Despite more gloomy data and increasing tensions with China over Hong Kong, global markets rallied as investors banked on central banks continuing to support equity markets. The European Central Bank upped its stimulus programme by more than expected, helping an oil-price rally, while better than expected US jobs number spurred the rally on.
Even though the shape of economic recovery remains uncertain, it is interesting to note that the stock market has opted for an early move towards a V-shape recovery trajectory. There has been a rotation into more value, and cyclical recovery names such as airlines while the large tech companies were relatively flat over the week.
Sentiment has certainly improved, though many are aware of the idea that the full extent of Coronavirus damage will likely reveal itself in corporate results over the summer.
The shock news was that US employers unexpectedly added 2.5m jobs in May, sending the jobless rate down to 13.3 per cent, below the 20 per cent expected by markets. Following large layoff in April, the hardest hit sectors have started to hire once again providing some hope that the US may experience a more rapid recovery than many predicted.
However, the labour market is far from back to normal and the joblessness remains well above its peak after the 2008-09 financial crisis.
The European Central Bank announced an extension of their emergency quantitative easing programme, increasing the size from €750bn to €1.35trn and the duration by six months to the middle of next year. ECB President Christine Lagarde stated that although there are nascent signs of the downturn bottoming out, the improvement has so far been tepid.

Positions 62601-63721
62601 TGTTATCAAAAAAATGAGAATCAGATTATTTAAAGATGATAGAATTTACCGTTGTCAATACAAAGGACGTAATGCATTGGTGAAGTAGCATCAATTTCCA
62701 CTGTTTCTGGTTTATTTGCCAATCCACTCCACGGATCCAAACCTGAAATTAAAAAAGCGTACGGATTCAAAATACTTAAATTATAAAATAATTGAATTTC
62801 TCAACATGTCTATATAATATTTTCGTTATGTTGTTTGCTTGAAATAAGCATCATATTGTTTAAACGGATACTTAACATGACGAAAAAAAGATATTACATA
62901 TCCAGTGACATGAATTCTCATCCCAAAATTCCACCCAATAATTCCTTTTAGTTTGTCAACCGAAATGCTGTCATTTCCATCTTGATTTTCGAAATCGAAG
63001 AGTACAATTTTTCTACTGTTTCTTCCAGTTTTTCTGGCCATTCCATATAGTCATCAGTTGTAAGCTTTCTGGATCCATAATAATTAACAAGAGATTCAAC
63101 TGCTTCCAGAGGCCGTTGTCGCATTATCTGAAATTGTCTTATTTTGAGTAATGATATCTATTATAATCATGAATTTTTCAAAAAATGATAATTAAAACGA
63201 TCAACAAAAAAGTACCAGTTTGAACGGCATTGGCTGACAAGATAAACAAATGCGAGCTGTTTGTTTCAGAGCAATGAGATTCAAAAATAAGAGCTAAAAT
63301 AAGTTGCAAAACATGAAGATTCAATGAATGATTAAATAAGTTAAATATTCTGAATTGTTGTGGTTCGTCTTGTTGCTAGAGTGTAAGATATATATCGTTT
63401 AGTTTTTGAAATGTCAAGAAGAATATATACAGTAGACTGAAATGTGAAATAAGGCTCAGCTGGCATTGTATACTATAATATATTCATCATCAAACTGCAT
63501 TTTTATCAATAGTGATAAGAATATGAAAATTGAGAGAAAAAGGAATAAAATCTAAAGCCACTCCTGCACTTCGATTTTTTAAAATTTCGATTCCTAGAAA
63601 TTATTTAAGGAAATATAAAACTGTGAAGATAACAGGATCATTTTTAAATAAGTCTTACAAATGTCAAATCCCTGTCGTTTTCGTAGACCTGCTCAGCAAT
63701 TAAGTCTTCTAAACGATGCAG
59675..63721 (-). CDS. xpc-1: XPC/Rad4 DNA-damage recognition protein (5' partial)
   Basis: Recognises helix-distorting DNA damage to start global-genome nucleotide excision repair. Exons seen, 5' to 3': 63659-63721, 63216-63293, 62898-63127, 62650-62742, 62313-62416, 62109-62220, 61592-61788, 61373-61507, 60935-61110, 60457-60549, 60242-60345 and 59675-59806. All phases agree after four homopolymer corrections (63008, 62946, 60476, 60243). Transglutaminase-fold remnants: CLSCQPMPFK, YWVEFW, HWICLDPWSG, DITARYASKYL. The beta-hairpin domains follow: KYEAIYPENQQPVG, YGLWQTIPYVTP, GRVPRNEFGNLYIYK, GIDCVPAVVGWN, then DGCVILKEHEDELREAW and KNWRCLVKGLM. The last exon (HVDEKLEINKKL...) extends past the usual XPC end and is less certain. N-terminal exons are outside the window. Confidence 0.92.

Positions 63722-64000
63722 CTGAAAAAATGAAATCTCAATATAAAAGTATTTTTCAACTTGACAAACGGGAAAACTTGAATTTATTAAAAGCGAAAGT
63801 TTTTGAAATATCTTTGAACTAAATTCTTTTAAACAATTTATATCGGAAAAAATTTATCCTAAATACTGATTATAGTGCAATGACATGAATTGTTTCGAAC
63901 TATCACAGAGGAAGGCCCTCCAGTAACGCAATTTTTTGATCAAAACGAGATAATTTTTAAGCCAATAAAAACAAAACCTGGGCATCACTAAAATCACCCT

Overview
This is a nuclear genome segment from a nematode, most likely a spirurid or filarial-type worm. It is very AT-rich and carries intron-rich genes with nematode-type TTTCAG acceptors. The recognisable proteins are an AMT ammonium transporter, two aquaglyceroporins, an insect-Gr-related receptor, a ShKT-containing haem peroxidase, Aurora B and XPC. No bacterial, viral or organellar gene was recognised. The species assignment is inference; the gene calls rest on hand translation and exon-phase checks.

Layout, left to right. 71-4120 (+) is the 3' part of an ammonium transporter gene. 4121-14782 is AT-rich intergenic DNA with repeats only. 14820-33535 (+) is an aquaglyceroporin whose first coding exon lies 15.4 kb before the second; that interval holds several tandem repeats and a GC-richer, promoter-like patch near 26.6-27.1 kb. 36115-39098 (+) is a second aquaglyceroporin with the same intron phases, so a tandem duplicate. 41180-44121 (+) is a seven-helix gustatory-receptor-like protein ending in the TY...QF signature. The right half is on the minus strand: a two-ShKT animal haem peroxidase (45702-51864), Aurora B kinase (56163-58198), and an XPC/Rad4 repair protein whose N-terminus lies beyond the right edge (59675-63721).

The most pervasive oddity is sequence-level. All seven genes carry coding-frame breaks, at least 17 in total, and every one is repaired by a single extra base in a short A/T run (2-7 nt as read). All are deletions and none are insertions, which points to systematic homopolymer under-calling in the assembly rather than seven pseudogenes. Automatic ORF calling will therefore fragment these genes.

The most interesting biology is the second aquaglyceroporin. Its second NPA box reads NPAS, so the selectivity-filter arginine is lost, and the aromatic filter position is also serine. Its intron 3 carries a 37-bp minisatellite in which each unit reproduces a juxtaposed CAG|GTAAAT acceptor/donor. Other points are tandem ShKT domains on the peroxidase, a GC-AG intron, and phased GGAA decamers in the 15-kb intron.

The policy position is driving risk valuations higher even though society in general is less economically active, less healthy, poorer, and more fragmented than anyone can remember. Perhaps we should not be fighting the ECB as well as the Fed!
The world reacted to a more assertive Beijing. Prime Minister Boris Johnson pledged to overhaul immigration rules to grant almost 3 million Hong Kong residents a pathway to British citizenship. This was in response to Beijing’s move to impose a far-reaching security law here that many believe will dismantle the city’s political freedoms.
Some may question why the UK is picking a fight with the Eastern superpower about a former colony that was handed back in 1997, it will not achieve anything and it certainly doesn’t help Britain do business in a post Brexit world.